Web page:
Creature Feature

Creature Feature – Nomads from the North

Posted by  //  January 9, 2024  //  Articles, Creature Feature


Avid birdwatchers know that an irruption is the sudden large-scale change in movement of northern-wintering birds to the south in response to low food availability.  Typical irruptive species include finches such as Common Redpolls, Pine Siskins, and Evening Grosbeaks, as well as other birds like Bohemian Waxwings, Red-breasted Nuthatches, Snowy Owls, and more.

Many of these birds spend the breeding season in the northern boreal forests stretching from Russia and Alaska to Newfoundland and Labrador, but in years with poor seed crops – or when a boom in rodents causes a subsequent population increase in owls – the birds find themselves competing for less food.  In response, they drift further south than they normally would, resulting in irruption years.  Such times offer us the chance to see birds not typical to our region.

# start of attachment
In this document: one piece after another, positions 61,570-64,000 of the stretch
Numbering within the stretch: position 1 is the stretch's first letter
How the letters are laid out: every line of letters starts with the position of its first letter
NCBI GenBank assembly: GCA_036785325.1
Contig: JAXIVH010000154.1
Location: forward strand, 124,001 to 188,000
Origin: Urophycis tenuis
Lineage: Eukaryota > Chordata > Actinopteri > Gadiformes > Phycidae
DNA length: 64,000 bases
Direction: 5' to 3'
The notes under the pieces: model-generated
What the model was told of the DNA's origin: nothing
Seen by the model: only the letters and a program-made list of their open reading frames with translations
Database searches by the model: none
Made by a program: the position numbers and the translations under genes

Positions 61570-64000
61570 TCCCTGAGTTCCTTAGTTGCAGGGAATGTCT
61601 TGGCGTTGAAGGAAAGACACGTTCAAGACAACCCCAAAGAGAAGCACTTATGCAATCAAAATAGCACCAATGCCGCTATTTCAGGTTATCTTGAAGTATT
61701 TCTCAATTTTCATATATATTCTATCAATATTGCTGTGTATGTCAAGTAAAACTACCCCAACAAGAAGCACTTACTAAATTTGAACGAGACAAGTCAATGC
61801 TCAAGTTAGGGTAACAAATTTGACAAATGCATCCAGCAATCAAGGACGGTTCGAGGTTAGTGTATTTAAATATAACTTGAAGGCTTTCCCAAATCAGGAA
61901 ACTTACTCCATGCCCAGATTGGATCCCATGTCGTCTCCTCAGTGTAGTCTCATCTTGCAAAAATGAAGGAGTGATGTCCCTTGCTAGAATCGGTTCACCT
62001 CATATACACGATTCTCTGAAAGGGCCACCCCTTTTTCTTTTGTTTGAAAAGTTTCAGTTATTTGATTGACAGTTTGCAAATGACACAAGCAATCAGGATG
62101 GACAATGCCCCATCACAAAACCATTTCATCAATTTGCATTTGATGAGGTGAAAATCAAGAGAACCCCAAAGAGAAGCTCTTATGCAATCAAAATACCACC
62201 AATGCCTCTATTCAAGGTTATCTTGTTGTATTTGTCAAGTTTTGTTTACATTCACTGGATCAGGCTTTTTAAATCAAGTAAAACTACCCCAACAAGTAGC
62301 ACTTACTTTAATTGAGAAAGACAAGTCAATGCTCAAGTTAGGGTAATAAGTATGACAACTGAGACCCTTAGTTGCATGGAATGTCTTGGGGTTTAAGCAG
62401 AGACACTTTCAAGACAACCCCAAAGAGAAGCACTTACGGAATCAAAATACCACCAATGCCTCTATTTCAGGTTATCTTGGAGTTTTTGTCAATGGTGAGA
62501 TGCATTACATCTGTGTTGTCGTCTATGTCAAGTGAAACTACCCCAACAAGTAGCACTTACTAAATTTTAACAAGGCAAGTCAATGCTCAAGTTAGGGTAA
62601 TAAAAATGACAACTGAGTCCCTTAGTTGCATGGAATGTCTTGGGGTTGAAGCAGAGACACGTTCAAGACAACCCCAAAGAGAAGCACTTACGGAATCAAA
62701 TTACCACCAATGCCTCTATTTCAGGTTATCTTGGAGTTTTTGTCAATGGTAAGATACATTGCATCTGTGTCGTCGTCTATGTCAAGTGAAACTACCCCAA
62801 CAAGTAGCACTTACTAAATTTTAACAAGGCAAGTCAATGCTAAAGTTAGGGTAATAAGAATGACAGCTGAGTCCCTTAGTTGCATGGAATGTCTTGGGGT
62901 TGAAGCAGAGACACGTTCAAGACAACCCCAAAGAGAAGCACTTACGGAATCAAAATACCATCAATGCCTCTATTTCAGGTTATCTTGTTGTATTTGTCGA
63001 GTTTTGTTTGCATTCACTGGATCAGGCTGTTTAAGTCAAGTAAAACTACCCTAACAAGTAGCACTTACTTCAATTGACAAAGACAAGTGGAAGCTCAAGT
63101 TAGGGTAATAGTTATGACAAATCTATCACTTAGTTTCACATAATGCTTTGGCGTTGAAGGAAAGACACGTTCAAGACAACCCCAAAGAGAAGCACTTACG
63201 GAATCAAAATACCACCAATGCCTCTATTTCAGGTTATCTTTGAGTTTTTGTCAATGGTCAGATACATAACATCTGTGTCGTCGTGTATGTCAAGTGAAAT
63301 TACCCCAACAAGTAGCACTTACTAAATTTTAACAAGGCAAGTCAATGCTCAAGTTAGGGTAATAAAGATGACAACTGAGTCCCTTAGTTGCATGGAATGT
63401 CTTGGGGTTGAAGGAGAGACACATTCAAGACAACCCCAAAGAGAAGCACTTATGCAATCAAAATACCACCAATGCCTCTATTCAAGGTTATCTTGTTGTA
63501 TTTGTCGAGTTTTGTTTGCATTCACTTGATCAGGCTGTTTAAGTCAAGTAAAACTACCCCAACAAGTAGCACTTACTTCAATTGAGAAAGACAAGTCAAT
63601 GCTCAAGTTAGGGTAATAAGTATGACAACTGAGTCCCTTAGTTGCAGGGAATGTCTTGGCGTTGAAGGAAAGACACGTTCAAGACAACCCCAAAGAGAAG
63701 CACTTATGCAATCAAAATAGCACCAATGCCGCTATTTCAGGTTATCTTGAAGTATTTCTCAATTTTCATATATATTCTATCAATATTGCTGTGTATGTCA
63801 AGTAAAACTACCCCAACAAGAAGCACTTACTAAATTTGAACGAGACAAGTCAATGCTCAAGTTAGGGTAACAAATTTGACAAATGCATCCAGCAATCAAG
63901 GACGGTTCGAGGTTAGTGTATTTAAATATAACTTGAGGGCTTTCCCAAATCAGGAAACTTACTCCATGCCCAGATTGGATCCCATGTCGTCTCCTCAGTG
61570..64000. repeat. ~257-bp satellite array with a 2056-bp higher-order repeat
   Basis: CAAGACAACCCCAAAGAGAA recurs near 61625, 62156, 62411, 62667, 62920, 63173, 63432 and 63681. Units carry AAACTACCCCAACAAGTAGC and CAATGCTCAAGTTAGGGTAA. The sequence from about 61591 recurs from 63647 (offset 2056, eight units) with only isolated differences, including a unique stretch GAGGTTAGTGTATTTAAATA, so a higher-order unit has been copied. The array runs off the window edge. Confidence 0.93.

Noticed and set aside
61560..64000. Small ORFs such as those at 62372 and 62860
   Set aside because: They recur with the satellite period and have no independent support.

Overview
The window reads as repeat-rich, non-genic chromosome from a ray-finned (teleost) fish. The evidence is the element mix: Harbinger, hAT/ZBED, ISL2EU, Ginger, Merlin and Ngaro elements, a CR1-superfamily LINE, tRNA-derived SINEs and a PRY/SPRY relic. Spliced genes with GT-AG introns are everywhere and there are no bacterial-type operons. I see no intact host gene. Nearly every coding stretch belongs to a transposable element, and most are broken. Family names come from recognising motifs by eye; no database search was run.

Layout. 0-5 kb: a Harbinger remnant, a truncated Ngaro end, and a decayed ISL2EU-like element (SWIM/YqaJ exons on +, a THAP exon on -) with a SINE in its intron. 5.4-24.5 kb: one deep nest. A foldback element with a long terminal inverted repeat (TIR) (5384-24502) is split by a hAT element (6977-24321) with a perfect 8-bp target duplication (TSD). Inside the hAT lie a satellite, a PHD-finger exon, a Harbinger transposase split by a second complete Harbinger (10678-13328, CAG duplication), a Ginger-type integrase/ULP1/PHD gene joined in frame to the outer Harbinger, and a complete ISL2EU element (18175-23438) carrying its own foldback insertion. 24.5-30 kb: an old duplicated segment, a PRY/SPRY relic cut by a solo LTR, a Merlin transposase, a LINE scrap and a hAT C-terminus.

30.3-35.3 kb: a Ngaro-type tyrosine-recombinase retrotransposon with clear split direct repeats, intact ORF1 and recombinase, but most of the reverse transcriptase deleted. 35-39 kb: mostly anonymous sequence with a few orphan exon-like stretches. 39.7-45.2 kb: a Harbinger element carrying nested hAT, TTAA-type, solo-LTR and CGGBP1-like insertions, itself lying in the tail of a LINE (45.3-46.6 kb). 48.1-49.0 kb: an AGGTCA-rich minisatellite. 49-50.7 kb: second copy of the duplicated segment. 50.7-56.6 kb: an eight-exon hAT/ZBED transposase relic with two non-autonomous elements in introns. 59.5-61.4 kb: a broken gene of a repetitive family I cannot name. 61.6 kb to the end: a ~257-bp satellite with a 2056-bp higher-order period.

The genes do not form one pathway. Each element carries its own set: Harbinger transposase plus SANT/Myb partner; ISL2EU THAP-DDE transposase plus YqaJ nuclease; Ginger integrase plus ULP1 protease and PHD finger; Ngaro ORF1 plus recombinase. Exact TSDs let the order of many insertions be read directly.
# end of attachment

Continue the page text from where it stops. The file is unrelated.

This year, the food sources that support northern finch varieties are spotty; in particular, the White Spruce and Tamarack trees produced a scant cone crop.  Also, the numerous, rampant wildfires caused localized damage.  Due to food shortages, biologists predict a moderate irruption for some avian species this winter including Common Redpolls.  These small brown and white finches are best identified by a small red cap and two white wingbars (see photo).  

Offering black oil sunflower seed, nyjer seed, or other finch seed mixes along with fresh water can attract Redpolls to your feeder this winter, as well as other northern nomads like Evening Grosbeaks, Pine Siskins, and Purple Finches.  

Article & photo by Margie Manthey

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